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Blog Post | March 2, 2023

Workers Beware: Biden’s Potential Fed Pick Prescribes Unemployment & Reduced Social Security Benefits

Economic PolicyExecutive BranchFederal ReserveFinancial RegulationLarry Summers

Karen Dynan has been reported as one of a few economists on Biden’s shortlist to replace Lael Brainard on the Federal Reserve Board of Governors. While her proponents have highlighted the Harvard-trained economist’s perfect centrist resume, her recent statements on how best to tackle inflation should concern workers and their allies. And this blithe analysis concerning unemployment should come as no surprise – Dynan, like Biden’s foils in the GOP, believes cuts to Social Security benefits are likely.

Seeks More Unemployment Even as Real Wages Fall

Even as inflation has eased (the CPI’s most recent inflation data, for December 2022, showed that inflation had dropped for the sixth consecutive month) Dynan has continued to portray inflation as a monster that must be slayed at any cost – including if that means hurting workers and creating unemployment where there previously was none.  

In a January 2023 interview, Dynan said “I don’t think any disinflation is going to be sustainable without some softening of labor demand” – an abstracted, academic way of calling for the Fed to deliberately increase unemployment. (People without jobs spend less money, which lowers inflation over time. It’s cruel, and it’s not the only way to reduce inflation, but it is the easiest tool at the Fed’s disposal to do so.)

The Federal Reserve plays a crucial role in two crucial parts of US economic policy – ensuring the nation’s largest banks are stable and setting the Fed funds interest rate. The second of these is a crude tool for heating up or slowing down the American economy by making it cheaper or costlier for individuals and businesses to borrow money. It is the second tool that threatens to harm workers and which Dynan has expressed an interest in wielding. 

Dynan’s interest in using the Fed’s rate hiking power to create unemployment and reduce upward wage pressure has not only been expressed in the January interview. In a December interview with the Harvard Business Review, Dynan expressed her disbelief that inflation could subside without job losses (as it has done consistently for six consecutive months.) 

“The Fed’s hope is that bringing labor demand back in line with labor supply—without a lot of job loss—will be enough to reduce inflation back to its target level. But history suggests that won’t be enough. A more likely scenario is that the unemployment rate will have to rise considerably to reduce wage pressures sufficiently to wring the excess inflation out of the system,” Dynan said.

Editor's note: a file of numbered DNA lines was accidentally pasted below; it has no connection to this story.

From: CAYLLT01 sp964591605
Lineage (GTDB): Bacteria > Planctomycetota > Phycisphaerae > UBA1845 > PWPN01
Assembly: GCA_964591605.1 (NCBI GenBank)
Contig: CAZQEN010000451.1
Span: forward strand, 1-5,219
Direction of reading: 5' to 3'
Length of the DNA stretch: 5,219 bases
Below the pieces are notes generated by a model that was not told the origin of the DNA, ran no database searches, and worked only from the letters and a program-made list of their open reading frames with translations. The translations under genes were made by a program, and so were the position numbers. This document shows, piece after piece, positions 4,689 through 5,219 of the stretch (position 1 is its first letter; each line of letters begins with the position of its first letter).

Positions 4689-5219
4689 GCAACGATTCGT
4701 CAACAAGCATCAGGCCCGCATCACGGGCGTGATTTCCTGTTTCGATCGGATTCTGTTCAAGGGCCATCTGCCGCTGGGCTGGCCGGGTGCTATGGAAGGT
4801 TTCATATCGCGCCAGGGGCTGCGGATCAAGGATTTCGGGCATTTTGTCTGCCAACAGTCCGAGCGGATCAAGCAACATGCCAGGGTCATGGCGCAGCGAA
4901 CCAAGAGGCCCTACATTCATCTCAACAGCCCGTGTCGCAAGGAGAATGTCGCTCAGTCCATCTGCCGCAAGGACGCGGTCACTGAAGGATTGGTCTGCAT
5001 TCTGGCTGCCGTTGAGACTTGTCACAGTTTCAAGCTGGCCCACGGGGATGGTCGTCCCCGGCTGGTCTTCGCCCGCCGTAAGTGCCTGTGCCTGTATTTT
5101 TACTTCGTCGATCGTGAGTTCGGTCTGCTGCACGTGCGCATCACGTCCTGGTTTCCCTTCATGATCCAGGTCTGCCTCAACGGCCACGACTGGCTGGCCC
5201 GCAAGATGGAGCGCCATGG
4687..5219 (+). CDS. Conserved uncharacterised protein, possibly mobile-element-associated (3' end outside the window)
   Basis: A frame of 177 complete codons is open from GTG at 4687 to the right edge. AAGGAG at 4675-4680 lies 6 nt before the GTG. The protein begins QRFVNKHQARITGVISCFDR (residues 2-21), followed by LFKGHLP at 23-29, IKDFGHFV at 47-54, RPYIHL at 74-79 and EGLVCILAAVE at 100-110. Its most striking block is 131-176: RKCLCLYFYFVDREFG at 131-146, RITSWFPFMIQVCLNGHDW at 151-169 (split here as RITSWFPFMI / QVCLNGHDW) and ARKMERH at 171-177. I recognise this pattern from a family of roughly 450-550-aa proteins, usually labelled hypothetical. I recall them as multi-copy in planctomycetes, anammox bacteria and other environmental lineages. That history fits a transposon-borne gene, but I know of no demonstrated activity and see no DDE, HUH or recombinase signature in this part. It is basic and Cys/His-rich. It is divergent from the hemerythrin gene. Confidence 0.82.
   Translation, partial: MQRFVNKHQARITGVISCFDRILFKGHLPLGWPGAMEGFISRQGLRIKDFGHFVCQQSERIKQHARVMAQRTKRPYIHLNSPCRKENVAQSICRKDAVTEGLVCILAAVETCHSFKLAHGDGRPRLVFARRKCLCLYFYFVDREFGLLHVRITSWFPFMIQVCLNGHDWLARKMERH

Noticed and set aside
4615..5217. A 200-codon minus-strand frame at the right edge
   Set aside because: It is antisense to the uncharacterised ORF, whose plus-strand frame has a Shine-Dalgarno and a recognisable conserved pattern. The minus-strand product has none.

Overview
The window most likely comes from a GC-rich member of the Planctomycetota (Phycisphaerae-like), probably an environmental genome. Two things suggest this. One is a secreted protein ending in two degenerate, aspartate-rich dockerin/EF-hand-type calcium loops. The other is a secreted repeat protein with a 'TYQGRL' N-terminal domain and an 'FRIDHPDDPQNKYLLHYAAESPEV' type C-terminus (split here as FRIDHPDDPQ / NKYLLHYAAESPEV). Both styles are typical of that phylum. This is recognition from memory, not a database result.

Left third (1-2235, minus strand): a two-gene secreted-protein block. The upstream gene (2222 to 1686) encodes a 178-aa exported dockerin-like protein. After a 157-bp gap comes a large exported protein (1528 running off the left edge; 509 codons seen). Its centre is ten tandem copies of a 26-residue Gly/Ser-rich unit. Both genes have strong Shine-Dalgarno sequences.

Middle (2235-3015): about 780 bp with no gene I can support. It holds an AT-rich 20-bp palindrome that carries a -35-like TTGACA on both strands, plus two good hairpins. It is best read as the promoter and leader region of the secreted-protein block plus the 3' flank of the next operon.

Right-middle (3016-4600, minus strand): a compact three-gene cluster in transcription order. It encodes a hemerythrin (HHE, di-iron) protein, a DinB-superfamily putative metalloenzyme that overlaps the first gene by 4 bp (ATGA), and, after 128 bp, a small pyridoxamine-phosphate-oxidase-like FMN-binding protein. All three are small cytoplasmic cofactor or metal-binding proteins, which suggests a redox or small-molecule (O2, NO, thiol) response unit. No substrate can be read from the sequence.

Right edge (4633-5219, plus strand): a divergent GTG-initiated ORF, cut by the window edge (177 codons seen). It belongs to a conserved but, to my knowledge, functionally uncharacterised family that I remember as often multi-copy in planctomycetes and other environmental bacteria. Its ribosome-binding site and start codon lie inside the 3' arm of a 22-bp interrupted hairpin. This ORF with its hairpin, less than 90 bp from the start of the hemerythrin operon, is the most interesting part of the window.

This aligns almost perfectly with the views of Treasury Secretary Larry Summers who, as my colleague Max Moran wrote, has consistently ignored alternative explanations for inflation and even the Fed’s other obligations besides preventing inflation. The Fed also has a responsibility to promote full employment across the economy, which is of exactly the same legal importance as its anti-inflationary responsibility and is usually ignored by centrist economists like Summers and Dynan.

Dynan being considered for Brainard’s seat is even more concerning when juxtaposed with Brainard herself, who was willing to call out increased corporate profits as a major driver of inflation. Dynan has made no such statements, routinely stating that the cause of inflation was Covid relief programs to the exclusion of other explanations. This explanation is especially at odds with the U.S. Bureau of Labor Statistics February report that concluded “From January 2022 to January 2023, real average hourly earnings decreased 0.9 percent, seasonally adjusted.”

Dynan would steer the Fed toward even higher interest rates in the hopes of creating a minor recession to ease upward pressure on wages which cannot be the driving force behind an inflation that is outpacing their growth. Her calculations are simple; by creating higher unemployment, American workers will be less emboldened to demand higher wages and would have less money at their disposal, ending inflationary pressure. 

Dynan Out of Step with Biden, Democrats, and Public Opinion on Social Security

The Biden Administration should be aware that Dynan is out of step with their stated goals of supporting working Americans and the labor movement. Dynan has stated as recently as 2020 that she expects a cut in Social Security benefits in the coming years (“We know with social security it’s going to be a matter of raising taxes or cutting benefits, or probably some combination of that.” (emphasis added). 

After making protecting Social Security the focal point of his State of the Union Address, Biden should be wary of promoting an economist who has helped legitimize the arguments that Social Security benefits likely must be cut. 

The past two years of the Biden economy have surpassed expectations. Inflation has eased and jobs have come back at a rapid clip. With the once-mythical soft landing now a viable possibility, the President should avoid nominating someone who would jeopardize that progress, put millions of Americans out of work, and deliberately create a recession — all (ostensibly) to end inflation that was already subsiding. 

Economic PolicyExecutive BranchFederal ReserveFinancial RegulationLarry Summers

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